Table 3. Typical Aeration Tank Mixing Requirements

Type of Aeration System Mixing Requirement

Course Bubble Diffused Aeration 20 to 30 scfm/1000 cu.ft.

Fine Bubble Diffused Aeration 7 to 10 scfm / 1000 cu.ft.

Mechanical Surface Aeration 0.6 to 1.15 hp/1000 cu.ft.

Some facilities have successfully used a combination of high efficiency mixers (.23 hp/1000 ft3)
with aeration equipment to optimize their aeration process. The mixers can be used during
periods when mixing energy requirements control to maximize treatment efficiency while
minimizing energy demand. This hybrid system is currently being used successfully at the
Anson-Madison Wastewater Treatment Facility in Madison, Maine.
Aeration Control Systems

Although the type of aeration system is important to deliver air as efficiently as possible, one of
the single greatest factors that can provide the most cost effective energy savings impact for a
facility is applying an automatic control system. For aeration systems, dissolved oxygen probes
and analyzers are the most commonly used instruments to measure the level of dissolved oxygen
in the wastewater and provide a variable signal to adjust air flow, tank level (using adjustable
weirs) or mechanical aerator speed.

Reliability, maintenance issues and calibration requirements have been a concern with dissolved
oxygen (DO) probes. Although the reliability of DO probes has improved substantially over the
last 10 years, the probes must still be cleaned periodically to ensure accurate readings. Even with
the maintenance drawbacks, the ability to automatically control high energy aeration equipment
is one of the most effective methods of reducing aeration energy use.

The ability to immediately identify the energy savings impact of taking an average DO level of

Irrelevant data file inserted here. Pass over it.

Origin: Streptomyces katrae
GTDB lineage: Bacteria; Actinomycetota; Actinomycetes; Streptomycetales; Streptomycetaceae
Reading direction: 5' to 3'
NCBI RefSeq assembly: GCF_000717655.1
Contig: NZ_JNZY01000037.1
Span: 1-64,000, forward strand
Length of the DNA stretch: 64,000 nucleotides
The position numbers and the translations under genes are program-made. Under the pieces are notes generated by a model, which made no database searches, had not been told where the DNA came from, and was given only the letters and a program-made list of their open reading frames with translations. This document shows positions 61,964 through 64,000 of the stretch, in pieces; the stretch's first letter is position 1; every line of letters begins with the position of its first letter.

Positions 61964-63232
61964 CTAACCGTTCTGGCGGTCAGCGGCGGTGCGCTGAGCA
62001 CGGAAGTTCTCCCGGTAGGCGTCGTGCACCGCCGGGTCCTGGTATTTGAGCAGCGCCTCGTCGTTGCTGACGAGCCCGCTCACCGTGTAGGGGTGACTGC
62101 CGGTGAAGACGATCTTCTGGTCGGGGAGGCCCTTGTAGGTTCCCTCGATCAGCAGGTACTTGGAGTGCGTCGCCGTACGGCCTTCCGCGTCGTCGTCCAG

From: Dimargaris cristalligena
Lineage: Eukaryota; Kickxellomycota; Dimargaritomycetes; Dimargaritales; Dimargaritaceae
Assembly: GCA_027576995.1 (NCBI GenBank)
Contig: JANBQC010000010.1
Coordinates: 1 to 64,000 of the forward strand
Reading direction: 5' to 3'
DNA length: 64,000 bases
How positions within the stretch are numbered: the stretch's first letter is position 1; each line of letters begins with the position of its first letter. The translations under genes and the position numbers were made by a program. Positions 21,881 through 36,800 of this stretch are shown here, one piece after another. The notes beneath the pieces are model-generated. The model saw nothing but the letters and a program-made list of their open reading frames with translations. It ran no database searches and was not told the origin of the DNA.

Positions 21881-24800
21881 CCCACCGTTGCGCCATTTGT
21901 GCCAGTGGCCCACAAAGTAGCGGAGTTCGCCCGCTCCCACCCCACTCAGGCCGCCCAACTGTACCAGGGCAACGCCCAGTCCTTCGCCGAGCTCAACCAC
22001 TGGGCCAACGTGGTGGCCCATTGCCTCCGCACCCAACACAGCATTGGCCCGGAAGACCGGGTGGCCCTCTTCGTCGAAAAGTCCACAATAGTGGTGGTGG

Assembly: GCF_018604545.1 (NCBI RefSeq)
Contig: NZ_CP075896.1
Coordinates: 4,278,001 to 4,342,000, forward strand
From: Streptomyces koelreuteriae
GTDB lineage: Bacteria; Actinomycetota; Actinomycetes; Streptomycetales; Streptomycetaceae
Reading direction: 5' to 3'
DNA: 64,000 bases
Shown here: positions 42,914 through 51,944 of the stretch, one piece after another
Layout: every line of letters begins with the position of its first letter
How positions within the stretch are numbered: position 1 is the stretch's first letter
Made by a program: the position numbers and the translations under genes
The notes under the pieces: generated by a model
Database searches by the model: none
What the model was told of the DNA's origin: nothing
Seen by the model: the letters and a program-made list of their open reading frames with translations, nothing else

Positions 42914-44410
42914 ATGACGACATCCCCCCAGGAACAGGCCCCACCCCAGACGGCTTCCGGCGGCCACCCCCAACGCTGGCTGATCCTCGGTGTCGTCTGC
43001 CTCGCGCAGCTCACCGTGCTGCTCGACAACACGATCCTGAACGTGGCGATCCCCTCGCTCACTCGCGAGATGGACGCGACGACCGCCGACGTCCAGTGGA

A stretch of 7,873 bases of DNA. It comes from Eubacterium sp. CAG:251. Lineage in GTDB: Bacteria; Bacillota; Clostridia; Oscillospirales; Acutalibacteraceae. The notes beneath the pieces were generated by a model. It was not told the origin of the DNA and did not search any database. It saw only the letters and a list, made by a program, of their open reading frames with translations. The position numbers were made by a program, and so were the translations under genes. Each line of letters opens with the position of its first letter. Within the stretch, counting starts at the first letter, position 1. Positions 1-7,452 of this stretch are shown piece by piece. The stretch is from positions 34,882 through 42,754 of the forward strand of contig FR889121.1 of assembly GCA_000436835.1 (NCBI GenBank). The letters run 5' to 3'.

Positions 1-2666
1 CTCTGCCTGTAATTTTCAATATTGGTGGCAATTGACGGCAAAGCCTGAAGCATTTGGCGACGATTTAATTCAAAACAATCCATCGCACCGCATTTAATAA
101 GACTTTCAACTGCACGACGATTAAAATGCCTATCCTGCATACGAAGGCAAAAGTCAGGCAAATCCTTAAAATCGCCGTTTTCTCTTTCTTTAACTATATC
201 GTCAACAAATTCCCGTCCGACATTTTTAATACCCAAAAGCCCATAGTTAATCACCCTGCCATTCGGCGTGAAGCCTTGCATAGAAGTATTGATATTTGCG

3.0 to 4.0 mg/l (typical for many facilities that do not have automatic controls) and maintain a
consistent 2.0 mg/l can easily be done with an aeration model to understand the cost
effectiveness of these type of controls.

Developing a Simple Model

Up to this point we have provided a general discussion of aeration systems and reviewed the
minimal data requirements for determining the energy savings impact of aeration system
improvements. The values and assumptions to be used in the model are shown below in Table 4.

Table 4. Calculation Values and Assumptions

Values Definition Source
α =(see Table 2) Ratio of oxygen transfer efficiency (OTE) in wastewater to OTE in
tap water. This parameter accounts for the effects of aeration type,
basin geometry, degree of mixing, and the wastewater characteristics
such as the presence of surfactants. 1, 2

β = 0.95 Cs(wastewater)/Cs(tap water). This term corrects for consituents in
the wastewater which impact the solubility of oxygen. 1, 2
Θ = 1.024 Arrhenius constant- used to correct for the effects of temperature. 1
e = 0.75 Blower efficiency for diffused aeration systems (typ. range 0.7-0.9) 1
Alt. (ft) = 200 Altitude above mean sea-level
BODin(mg/L) = 220 Biochemical oxygen demand influent for a typical medium strength
municipal wastewater flow. 1

BODef (mg/L) = 20 Biochemical oxygen demand (assume 20 mg/L)
Con. = 1.0 Pounds of oxygen required per pound of BOD removed. Value is
dependent upon the SRT and temperature: Generally, the higher the
SRT/temperature, the higher the ratio (up to ≈1.5).

Con.N = 4.57 Pounds of oxygen required per pound of TKN oxidized to nitrate.
Cs,20 = 9.02 Oxygen saturation concentration for tap water at 20°C 1
Cs,T = Oxygen saturation concentration corrected for altitude and temperature 1
Cw (mg/L) = 3.0 Operating dissolved oxygen concentration. highly variable from
plant to plant, 2-4 mg/L, is the typical range. 1

Dynamic Pres. = 2.0 Headloss associated with the piping and diffuser for diffused aeration
(lbf/in2) system. Dynamic pressure is a function of the type of piping, length,
diameter, and tortuosity (bends, elbows, etc.) of the piping and the type of
diffuser being employed.

H (ft) = 14 Depth of submergence for diffused aeration systems (static head on
diffusers). In general, greater depth results in greater transfer efficiency.

Nit. (%) = 50 or 0 Percent nitrification in WWTP varies as a function of season. For model,
assume 50% nitrification in summer and none in the winter.

OTR = Oxygen transfer rate under process conditions
LOTR = 2.5 Standard oxygen transfer rate in clean water at 20 degrees C and zero
dissolved oxygen (mechanical aeration calculations)

FOTR = Field oxygen transfer rate (mechanical aeration calculations)
Q (MGD) =1 Municipal waste water flow in millions of gallons per day
SOTE = 0.28 Standard oxygen transfer efficiency in clean water (e.g., 28% of O2 actually
dissolves into water). SOTE is very dependent upon the depth of